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Article
Publication date: 27 October 2022

Ana Carla de Souza Gomes dos Santos, Augusto da Cunha Reis, Cristina Gomes de Souza, Igor Leão Santos, Letícia Ali Figueiredo Ferreira and Pedro Senna

Lean healthcare (LHC) applies lean philosophy in the healthcare sector to promote a culture of continuous improvement through the elimination of non-value-added…

Abstract

Purpose

Lean healthcare (LHC) applies lean philosophy in the healthcare sector to promote a culture of continuous improvement through the elimination of non-value-added activities. Studies on the subject can be classified as conceptual (theoretical) or analytical (applied). Therefore, this research compares bibliometric indicators between conceptual and analytical articles on LHC.

Design/methodology/approach

For data collection, the PRISMA Protocol was employed, and 488 articles published from 2009 to 2021, indexed in the Scopus and WoS databases, were retrieved.

Findings

This study reveals how conceptual and analytical LHC studies are organized in terms of the most relevant journals, articles, institutions, countries, the total number of citations, collaboration networks (co-authorship, international collaboration network and institutional collaboration network) and main co-words.

Originality/value

Only four papers conducting bibliometric analysis on LHC studies were identified in the Scopus and Web of Science databases. In addition, none of these papers compared conceptual and analytical bibliometric indicators to reveal the evolution, organization and trends of each category. Therefore, this work is not only the first to make this comparison but also the first to analyze the collaboration between authors, institutions and countries in relation to studies on LHC. The analyses performed in this work allow one new possible understanding, by researchers and health professionals, of the literature behavior in this field of study.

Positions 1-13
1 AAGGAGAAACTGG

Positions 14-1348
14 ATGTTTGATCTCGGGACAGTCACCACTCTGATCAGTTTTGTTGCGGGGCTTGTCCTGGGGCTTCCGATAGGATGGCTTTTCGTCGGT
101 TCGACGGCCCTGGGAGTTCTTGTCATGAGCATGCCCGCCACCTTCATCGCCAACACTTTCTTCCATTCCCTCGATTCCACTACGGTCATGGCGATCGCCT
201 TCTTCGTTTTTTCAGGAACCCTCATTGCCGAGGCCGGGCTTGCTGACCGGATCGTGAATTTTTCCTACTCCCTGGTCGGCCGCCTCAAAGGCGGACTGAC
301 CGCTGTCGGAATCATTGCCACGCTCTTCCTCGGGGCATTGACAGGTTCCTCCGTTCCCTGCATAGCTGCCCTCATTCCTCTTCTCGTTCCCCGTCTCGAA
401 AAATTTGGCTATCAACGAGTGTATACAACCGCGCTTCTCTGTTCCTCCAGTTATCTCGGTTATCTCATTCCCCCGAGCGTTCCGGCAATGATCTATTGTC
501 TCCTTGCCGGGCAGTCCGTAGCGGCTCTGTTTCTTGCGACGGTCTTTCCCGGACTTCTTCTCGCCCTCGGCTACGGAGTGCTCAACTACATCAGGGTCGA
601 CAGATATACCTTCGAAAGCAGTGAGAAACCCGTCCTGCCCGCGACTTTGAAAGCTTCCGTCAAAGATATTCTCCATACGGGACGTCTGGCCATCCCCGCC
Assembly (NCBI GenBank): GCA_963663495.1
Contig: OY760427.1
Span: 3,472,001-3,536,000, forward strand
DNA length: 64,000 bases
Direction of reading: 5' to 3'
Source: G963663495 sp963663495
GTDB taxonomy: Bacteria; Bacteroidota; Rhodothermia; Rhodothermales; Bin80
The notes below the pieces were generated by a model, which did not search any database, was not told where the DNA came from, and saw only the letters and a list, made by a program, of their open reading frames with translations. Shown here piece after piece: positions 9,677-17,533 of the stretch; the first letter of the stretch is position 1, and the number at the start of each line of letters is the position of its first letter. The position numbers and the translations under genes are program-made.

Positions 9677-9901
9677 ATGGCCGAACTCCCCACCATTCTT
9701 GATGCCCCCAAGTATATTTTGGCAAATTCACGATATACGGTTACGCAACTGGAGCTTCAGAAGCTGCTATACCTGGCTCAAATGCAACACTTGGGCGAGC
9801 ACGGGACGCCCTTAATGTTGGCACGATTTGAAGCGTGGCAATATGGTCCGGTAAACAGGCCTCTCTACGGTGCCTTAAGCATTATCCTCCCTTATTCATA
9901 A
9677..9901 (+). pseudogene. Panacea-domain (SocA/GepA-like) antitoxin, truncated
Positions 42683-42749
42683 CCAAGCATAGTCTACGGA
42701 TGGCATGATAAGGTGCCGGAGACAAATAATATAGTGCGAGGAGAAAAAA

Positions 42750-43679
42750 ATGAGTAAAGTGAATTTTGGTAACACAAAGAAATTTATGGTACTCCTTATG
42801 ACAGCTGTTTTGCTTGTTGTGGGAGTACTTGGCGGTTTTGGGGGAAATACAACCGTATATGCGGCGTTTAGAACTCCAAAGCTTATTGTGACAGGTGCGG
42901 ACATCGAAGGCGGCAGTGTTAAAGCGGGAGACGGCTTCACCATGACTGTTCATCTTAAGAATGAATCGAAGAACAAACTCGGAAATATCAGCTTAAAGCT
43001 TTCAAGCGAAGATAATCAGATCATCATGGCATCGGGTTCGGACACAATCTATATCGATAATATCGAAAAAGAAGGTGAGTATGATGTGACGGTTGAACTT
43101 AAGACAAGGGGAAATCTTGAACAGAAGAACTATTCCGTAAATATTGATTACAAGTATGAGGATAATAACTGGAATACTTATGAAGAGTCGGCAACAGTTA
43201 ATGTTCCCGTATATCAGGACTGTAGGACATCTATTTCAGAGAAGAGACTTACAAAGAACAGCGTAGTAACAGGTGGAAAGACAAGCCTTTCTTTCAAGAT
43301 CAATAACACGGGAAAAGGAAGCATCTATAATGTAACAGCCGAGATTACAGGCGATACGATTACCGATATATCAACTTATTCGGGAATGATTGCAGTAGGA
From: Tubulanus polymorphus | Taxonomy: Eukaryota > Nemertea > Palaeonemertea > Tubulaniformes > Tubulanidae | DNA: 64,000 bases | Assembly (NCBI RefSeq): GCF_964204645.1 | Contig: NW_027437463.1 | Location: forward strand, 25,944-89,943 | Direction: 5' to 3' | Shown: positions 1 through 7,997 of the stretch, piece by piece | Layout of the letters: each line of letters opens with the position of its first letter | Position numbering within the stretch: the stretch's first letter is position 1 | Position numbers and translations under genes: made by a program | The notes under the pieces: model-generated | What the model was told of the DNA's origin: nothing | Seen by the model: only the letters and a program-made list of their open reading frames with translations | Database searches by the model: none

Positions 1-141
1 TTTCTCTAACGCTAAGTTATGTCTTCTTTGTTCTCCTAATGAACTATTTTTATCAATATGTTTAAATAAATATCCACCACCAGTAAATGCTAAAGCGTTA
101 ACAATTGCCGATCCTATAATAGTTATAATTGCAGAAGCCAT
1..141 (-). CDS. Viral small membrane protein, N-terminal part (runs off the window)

Details

Benchmarking: An International Journal, vol. ahead-of-print no. ahead-of-print
Type: Research Article
ISSN: 1463-5771

Keywords

Article
Publication date: 24 November 2020

Pedro Senna, Augusto Reis, Igor Leão Santos, Ana Claudia Dias and Ormeu Coelho

This paper aims to present a systematic literature review (SLR) to investigate how supply chain risk management (SCRM) is applied to the healthcare supply chains and which…

1766

Abstract

Purpose